The Most Overlooked Aspect in Credit Union Security

There is one big, scary security hole in credit unions that most IT people pass over and I’ve never heard an auditor mention: domain registration and DNS hosting. Whoa, whoa, whoa, DNS sounds technical. And it is. But domain registration is very self explanatory. You’ve seen the GoDaddy commercials (or bought domains in a drunken stupor late at night) so you know who easy it is to purchase a domain name. Generally your domain registrar handles your DNS hosting for you. DNS is like the phone book of the internet. It takes and converts it to an IP address and then sends the request off to the correct web server. DNS controls your MX records, or email records, as well as where the domain name should be directed.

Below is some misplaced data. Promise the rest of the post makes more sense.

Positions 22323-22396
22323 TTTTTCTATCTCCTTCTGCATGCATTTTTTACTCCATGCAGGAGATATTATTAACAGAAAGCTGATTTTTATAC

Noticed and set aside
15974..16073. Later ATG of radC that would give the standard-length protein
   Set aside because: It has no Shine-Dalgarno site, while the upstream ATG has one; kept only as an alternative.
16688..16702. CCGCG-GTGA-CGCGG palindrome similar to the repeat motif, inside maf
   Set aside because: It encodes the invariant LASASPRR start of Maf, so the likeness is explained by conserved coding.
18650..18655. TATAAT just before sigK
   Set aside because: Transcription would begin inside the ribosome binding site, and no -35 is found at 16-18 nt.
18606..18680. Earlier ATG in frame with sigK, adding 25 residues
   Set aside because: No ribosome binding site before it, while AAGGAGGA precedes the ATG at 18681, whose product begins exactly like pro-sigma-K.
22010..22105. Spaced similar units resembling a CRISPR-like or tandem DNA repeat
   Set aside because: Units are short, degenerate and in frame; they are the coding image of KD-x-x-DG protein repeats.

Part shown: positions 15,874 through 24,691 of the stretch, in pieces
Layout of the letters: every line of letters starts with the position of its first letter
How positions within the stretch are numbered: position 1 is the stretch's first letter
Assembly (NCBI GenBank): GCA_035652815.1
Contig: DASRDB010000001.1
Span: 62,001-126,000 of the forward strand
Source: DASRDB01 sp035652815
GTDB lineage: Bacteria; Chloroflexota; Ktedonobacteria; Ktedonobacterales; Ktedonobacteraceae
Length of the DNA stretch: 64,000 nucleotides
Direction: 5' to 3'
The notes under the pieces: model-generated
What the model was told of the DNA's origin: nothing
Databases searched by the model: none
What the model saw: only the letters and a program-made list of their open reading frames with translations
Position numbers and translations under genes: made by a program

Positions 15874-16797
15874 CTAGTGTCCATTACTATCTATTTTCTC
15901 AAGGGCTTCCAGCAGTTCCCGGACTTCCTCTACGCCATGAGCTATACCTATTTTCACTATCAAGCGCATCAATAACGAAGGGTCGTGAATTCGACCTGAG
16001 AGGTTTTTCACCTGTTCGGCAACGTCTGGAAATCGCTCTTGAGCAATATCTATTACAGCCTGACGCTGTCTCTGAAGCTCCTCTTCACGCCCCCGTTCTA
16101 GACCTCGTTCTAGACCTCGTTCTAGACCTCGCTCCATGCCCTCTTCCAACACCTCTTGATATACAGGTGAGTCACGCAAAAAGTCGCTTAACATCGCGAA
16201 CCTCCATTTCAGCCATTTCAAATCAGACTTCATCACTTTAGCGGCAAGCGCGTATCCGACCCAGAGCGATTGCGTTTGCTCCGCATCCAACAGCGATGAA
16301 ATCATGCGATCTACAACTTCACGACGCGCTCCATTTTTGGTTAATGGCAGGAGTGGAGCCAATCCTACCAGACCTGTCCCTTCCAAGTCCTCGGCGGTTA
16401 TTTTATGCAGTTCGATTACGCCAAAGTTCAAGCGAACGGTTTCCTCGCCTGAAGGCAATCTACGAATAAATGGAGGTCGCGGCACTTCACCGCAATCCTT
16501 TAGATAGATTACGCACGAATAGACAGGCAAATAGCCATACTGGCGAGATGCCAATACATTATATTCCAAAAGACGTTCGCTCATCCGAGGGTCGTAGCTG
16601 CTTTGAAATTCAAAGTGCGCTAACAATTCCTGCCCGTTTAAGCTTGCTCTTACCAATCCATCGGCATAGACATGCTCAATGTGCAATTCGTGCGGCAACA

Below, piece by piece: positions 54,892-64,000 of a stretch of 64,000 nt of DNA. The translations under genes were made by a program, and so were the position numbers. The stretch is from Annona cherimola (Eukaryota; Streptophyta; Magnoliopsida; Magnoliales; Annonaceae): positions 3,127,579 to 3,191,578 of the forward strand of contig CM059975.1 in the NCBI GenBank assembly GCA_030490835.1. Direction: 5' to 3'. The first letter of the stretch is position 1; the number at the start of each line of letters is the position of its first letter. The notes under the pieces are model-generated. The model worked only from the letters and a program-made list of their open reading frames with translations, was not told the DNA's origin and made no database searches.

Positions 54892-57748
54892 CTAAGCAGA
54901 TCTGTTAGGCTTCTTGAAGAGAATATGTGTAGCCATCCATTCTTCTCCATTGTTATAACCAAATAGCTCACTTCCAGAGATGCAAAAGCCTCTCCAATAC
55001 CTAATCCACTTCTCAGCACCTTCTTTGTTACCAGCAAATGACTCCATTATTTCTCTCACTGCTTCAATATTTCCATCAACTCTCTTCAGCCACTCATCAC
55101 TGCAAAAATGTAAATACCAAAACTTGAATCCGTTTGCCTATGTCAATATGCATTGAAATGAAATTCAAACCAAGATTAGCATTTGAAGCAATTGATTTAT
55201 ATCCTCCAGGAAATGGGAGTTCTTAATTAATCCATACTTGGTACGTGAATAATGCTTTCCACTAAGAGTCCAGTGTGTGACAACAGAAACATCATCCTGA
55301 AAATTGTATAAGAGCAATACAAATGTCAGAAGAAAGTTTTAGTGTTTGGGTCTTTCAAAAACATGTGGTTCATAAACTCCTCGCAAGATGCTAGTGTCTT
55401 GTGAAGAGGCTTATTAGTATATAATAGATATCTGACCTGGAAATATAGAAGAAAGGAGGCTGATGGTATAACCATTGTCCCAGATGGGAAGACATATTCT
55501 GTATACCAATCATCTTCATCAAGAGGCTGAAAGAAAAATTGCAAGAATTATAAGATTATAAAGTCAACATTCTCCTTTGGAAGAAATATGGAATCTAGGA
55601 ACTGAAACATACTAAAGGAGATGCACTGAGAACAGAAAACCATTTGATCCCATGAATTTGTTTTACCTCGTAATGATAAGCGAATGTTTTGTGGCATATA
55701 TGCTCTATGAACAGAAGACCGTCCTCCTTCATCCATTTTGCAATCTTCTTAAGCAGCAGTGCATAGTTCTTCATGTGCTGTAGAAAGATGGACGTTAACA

Why do we have multi-factor authentication in online banking? To prevent unauthorized access, yes? What do you suppose would happen if somebody gained access to your domain registrar where your credit union’s domain was registered?

  1. Bad guy downloads all of the html of your website
  2. Bad guy posts the html of your website on a server he controls. It might not work fully, but it looks legit.
  3. Bad guy logs into GoDaddy (again, just an example) and tells to point to his server instead of your server.
  4. Members visit the site controlled by bad guy who then steals all of their online banking credentials and whatever else he feels like collecting/asking for.